We started this process by promising you Ke$ha. We end this process by giving you Ke$ha. Happy New Year, folks…
David Moore: I’m trying my odds at stacking the controversy deck again this year, though I couldn’t find anything quite as galvanizing as “Combination Pizza Hut and Taco Bell,” which was the most controversial Jukebox song of 2009 by a mile. Ke$ha must be deserving of the title this year, what with a few Jukeboxers devoting untold thousands of words to her music and others not really giving her the time of day. Looking forward to critical whiplash and I hope the group doesn’t disappoint. It’s probably my favorite Ke$ha song, but not for the first half, which is enjoyable enough — the gore mixed with adolescent taunting is genuinely weird if nothing else (sue me, I laughed when she said “anus”). But at the chorus Ke$ha emerges from a haze of dry ice and smog (I hear “I am Cannibal!” like “I am Iron Man!”) with back-up dancers in rags, pseudo-hipster zombies shuffling listlessly (oh, they’re just hippies; I guess that makes sense). And, eschewing the two faces we’re used to — “Tik” with her goof-rap grin and “Tok,” the emotive sadface — she calls them all to action — OWWWOWOOWWOWWWWOOOAH. Her voice does something here that I haven’t heard from her before, it breaks a little before settling into a piercing yawp; it’s powerful, but you also get a sense of vulnerability that seems more apparent in her often inept live performances. Sensing their leader faltering, the hippie zombies all back her up, lift her in a throne. That moment crystallizes something I like about Ke$ha generally — there’s a lot of smoke and mirrors, sure, but there she is, believing in it, embarrassing herself for it when necessary (or unavoidable). She doesn’t have the kind of professional competence that makes Katy Perry seem so disingenuous. There’s an earnestness in it, the brat lashing out because she can, but without entirely hiding her discomfort — she swears in front of grown-ups but her voice cracks, she’s brash but not fearless. Meanwhile “Cannibal” is one of her boldest productions, though it’s spare: the electrothrob synth and tom-tom pitter-patter sustains it until the big laser-show chorus and bigger bridge, both of which she carries practically unaccompanied at first. As the production swells, you get the sense that she might not quite make it through this time, that this whole “Ke$ha” thing is just an accident, an unsustainable fluke — like, what the fuck is she even doing? But she does it, whatever it is, and it works for now.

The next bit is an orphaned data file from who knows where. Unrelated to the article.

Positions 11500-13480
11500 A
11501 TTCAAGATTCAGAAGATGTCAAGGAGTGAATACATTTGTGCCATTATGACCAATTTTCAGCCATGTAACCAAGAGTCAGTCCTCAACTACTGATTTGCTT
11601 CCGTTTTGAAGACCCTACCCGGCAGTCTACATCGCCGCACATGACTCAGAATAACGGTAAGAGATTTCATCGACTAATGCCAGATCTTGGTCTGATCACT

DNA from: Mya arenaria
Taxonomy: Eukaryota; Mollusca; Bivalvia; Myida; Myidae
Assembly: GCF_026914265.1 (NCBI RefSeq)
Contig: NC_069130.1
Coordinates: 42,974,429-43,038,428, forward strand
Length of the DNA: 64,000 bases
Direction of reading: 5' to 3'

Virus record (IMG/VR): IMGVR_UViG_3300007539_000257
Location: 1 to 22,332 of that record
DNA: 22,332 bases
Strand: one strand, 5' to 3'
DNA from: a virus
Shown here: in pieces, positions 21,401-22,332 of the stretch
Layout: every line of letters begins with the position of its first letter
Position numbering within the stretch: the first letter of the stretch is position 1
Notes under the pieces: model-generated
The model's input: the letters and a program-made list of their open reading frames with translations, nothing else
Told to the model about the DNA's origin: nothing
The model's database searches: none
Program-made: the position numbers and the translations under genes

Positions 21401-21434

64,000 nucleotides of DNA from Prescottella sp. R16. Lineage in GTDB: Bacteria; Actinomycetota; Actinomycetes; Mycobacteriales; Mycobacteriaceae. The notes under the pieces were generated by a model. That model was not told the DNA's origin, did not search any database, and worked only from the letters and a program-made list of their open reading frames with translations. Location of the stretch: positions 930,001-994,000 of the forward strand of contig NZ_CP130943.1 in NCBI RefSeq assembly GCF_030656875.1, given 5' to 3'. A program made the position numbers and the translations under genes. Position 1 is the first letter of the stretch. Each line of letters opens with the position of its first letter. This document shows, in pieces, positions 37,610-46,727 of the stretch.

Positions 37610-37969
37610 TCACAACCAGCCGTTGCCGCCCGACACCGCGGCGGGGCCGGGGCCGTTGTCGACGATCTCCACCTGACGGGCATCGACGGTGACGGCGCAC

Mallory O’Donnell: Betcha never thought you’d miss Princess Superstar.
Kat Stevens: During this year’s Ke$ha Discussion Frenzy I felt a bit like the emperor had got a new invisibility cape that I could see. I have read reams and reams of copy about how great she is but I just don’t get it. But then I didn’t like Gaga at first either: I found “Just Dance” so dull musically (and her visuals had yet to really make an impact) that I assumed she wasn’t worth bothering with — until I heard “Bad Romance”, of course. Ke$ha doesn’t care whether I’m bothering with her or not. She doesn’t have any little monsters or causes to fight for, which is fine — her job is being a popstar, after all. Except she doesn’t seem bothered with that either! Lazy drawling and Duplo block tunes, staggering around instead of dancing. There’s no hard graft or special talent or new ideas or challenged boundaries here. The raps on “Cannibal” are amusing but like so many drunken anecdotes I doubt they’ll be funny after the 4th hearing. I like rotting my mind with booze as much as the next girl but my eyes are still functioning enough to see a boring girl in a dull brown visible cape.